The Port Covington development team broke ground on Wednesday for the vertical construction of the neighborhood’s next leg, which will consist of 1.1 million square feet of office, retail, residential and parking space, in a hybrid virtual and in-person ceremony.
This phase of the project, which cost $650 million, was fully financed as of January 2021, including $137 million that came from Tax Increment Financing bonds for infrastructure work and $150 million that came from Opportunity Zone funds.
Speakers at the event celebrated the estimated tens of thousands of jobs that the project will bring into the city, as well as the project’s Memorandum of Understanding with the city and its Community Benefits Agreement with a coalition of the neighborhoods that surround the Port Covington project, called the South Baltimore Seven.
In total, Port Covington has already provided $9 million to the neighborhood coalition and more than $19 million in total towards the community benefits agreement. All told, $135 million is slated to go towards workforce education, affordable housing, workforce and economic development and community benefits in the coming years.
Among the speakers were representatives of the project’s lead investors, Under Armor Chairman Kevin Plank of Sagamore Ventures and Margaret Anadu of Goldman Sachs Urban Investment Group.
“What we are celebrating today is the fruit of your partnership and visionary leadership and I’m grateful for both,” Plank told the stakeholders gathered at the site, which included government leaders as well as those on the Port Covington development team and Mike Middleton, the chairman of the South Baltimore Seven coalition.
Plank reminisced about the groundbreaking of his distillery, Sagamore Spirit, which was the first building to arrive in Port Covington five years ago, calling it the “spark” that launched the growth of the neighborhood.
He also called back to the opening of UA House, an Under Armor-funded education, play and career development center operated by the nonprofit Living Classrooms. He played footage of the late U.S. Rep. Elijah Cummings speaking at UA House’s opening, where he applauded the project for improving the lives of Baltimore’s children and celebrated the city’s diversity.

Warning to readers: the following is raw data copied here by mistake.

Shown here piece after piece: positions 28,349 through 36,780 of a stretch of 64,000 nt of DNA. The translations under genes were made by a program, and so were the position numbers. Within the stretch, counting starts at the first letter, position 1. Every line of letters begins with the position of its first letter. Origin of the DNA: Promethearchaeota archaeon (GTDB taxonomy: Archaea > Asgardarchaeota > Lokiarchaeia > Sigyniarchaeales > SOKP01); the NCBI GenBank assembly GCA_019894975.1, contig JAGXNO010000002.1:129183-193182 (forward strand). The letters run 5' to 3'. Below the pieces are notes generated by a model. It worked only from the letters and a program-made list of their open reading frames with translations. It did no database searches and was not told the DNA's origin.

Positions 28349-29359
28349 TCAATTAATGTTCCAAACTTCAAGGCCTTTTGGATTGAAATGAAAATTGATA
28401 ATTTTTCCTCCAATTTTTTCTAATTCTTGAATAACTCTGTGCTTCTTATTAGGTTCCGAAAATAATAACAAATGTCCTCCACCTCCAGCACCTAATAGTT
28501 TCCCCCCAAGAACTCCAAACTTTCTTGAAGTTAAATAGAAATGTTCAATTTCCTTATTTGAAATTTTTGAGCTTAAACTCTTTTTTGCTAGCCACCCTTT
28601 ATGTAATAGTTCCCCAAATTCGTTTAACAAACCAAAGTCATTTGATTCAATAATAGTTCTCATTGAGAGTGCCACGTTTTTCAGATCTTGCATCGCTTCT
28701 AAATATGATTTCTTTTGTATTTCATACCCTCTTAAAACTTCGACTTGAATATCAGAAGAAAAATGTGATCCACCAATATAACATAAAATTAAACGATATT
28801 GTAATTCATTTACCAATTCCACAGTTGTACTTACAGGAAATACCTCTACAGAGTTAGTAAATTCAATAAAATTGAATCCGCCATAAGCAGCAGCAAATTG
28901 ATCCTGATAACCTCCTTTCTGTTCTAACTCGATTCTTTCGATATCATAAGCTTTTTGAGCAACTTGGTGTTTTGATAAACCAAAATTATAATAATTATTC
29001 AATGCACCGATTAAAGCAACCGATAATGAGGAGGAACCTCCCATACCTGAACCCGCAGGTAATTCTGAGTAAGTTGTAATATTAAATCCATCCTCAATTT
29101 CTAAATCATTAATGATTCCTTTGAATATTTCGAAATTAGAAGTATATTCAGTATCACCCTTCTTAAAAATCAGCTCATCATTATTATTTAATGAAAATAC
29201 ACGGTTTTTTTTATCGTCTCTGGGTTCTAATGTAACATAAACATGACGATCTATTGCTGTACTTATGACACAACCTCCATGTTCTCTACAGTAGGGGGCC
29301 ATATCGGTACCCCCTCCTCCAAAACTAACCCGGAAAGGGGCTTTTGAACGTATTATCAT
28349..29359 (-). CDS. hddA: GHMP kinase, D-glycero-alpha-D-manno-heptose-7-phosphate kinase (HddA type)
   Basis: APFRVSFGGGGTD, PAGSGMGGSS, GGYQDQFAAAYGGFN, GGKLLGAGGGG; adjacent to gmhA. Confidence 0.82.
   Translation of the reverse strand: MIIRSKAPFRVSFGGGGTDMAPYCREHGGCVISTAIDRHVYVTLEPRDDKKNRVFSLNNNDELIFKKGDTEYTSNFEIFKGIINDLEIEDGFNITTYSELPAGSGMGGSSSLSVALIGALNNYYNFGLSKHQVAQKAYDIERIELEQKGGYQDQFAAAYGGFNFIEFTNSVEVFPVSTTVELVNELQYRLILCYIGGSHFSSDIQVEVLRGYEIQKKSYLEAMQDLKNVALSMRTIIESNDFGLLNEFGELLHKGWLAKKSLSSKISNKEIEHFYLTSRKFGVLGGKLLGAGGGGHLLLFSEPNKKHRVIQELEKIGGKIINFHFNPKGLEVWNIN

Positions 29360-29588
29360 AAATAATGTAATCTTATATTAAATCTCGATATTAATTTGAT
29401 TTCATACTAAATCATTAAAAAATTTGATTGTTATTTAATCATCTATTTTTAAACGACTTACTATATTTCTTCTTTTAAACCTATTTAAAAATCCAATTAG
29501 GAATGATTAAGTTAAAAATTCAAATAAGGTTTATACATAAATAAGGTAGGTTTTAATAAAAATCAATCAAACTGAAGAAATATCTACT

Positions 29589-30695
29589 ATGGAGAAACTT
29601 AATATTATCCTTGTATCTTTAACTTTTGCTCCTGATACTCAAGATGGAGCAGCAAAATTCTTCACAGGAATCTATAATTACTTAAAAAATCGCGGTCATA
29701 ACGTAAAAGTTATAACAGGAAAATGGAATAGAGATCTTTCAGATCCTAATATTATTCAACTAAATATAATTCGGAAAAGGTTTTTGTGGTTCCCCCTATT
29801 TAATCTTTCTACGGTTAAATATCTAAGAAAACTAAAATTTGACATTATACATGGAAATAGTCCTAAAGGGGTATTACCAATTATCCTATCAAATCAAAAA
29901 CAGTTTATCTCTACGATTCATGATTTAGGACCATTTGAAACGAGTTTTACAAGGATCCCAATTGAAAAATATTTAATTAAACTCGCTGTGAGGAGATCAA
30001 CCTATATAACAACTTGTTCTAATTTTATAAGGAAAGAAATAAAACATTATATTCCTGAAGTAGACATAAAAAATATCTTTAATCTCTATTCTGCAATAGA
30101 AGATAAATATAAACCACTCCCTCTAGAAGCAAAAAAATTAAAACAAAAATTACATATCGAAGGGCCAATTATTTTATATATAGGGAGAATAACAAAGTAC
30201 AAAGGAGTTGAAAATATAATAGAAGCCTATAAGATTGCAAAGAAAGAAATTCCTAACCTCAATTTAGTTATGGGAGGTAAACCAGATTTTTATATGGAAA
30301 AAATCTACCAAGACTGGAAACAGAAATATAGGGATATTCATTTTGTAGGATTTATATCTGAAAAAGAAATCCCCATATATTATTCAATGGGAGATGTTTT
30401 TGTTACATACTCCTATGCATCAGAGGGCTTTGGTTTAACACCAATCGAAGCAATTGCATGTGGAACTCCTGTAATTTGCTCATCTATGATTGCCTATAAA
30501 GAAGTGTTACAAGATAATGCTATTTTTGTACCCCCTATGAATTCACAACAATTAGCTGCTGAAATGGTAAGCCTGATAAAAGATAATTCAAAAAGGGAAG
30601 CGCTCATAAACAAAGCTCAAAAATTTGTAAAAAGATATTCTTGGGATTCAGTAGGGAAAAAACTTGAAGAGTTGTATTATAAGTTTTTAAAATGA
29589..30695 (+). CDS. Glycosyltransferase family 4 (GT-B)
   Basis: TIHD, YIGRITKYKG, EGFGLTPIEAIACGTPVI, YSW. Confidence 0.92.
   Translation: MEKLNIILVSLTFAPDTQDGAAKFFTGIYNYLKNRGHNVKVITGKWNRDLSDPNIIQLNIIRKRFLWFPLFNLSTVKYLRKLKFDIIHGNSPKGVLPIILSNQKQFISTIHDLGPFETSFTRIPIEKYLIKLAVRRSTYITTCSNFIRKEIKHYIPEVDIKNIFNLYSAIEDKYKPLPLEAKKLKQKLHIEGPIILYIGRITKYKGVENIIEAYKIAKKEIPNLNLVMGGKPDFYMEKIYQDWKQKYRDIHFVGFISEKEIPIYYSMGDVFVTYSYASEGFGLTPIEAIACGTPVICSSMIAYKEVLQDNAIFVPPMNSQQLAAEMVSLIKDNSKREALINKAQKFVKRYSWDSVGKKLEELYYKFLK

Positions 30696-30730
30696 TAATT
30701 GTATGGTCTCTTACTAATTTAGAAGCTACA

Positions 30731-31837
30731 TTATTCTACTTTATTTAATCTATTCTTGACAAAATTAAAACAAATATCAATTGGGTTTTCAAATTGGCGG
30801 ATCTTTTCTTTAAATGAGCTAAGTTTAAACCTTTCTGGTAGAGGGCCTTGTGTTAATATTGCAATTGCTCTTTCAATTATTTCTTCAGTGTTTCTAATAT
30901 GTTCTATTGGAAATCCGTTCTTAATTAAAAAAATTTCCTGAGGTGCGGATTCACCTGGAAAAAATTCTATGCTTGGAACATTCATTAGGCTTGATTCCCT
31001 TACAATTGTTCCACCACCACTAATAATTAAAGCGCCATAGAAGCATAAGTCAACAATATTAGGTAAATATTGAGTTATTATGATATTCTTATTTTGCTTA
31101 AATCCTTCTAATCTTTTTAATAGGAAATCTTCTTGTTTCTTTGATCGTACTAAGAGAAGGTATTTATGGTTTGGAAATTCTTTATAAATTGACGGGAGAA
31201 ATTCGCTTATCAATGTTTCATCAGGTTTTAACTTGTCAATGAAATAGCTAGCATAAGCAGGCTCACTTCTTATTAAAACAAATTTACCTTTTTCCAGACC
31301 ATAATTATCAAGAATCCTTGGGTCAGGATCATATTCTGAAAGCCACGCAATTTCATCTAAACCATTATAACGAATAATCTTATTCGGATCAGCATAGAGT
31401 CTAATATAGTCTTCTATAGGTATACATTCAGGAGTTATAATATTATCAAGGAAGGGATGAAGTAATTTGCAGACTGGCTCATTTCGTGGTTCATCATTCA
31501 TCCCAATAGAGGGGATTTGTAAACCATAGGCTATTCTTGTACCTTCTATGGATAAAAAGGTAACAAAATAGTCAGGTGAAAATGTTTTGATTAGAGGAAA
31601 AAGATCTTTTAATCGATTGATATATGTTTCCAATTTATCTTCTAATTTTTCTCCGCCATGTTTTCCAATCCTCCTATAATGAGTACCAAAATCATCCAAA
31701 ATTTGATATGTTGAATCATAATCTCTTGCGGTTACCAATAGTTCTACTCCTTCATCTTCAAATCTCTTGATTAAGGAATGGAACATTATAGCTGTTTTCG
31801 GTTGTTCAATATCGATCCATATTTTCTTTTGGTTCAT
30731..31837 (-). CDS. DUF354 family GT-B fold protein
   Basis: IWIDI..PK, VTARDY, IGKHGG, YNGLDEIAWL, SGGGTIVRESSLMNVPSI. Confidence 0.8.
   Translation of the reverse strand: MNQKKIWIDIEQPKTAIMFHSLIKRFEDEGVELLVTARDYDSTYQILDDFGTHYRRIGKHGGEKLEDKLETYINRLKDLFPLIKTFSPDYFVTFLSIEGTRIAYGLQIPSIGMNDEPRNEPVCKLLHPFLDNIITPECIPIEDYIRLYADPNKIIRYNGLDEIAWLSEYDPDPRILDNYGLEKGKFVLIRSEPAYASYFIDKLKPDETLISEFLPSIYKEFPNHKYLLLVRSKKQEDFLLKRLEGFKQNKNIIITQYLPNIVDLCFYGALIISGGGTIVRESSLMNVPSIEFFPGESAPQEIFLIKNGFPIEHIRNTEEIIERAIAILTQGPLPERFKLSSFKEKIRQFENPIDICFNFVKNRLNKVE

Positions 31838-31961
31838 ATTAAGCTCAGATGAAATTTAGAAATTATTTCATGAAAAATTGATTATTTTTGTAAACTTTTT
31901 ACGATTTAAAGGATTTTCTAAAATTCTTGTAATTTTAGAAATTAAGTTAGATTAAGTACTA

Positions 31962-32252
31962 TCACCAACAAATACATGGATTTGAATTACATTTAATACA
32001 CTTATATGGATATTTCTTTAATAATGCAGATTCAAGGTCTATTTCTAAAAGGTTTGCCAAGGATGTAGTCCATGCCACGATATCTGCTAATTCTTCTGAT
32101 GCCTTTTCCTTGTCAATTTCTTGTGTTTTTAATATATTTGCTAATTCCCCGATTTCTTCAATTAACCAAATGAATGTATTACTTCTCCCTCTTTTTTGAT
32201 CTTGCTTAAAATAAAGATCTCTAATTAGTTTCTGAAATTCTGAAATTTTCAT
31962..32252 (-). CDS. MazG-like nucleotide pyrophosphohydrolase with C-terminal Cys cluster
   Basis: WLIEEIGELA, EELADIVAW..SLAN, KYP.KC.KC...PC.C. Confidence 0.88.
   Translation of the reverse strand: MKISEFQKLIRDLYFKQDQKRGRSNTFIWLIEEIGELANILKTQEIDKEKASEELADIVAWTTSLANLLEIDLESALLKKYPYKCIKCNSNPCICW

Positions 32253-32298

Both Gov. Larry Hogan and Baltimore city Councilman Eric Costello, a fervent advocate for local Baltimore businesses, spoke live at the event, commending the project for bringing jobs into the area and hopefully opening up the city to increased economic regrowth in the years after the pandemic.
Several other politicians spoke to the crowd virtually, including Maryland House Speaker Adrienne Jones, Senate President Bill Ferguson and Baltimore Mayor Brandon Scott.
“This is a big deal … all the jobs we’re going to provide. I couldn’t be more excited,” Hogan said. “A vibrant Maryland depends on a strong Baltimore city.”
The project has committed to hiring locally as well as to contracting minority- and women-owned businesses. Presently, contractors are require to hire the majority of new employees working on the Port Covington project from within the city. At the completion of the development, the development team expects at least 30% of on-site employees to be city residents.
Chapter 1B is slated to begin delivering in late 2022. This phase of the project will include 440,000 square feet of office space, 116,000 square feet of retail space, over 1,000 parking spots and 586,000 square feet of residential space, totaling 537 residential units, 89 of which will be affordable housing. Among completion of Chapter 1B, 20% of the development’s residential units will be affordable dwelling units.
At full completion, Port Covington is planned to include up to 18 million square feet of new development.
The 235-acre, $5.5 billion redevelopment project, which has been called one of the largest underway in the United States, currently houses The Baltimore Sun and several other businesses and nonprofits. Construction on the development’s first phase began in 2019, but was halted in 2020 due to safety concerns amidst the coronavirus pandemic.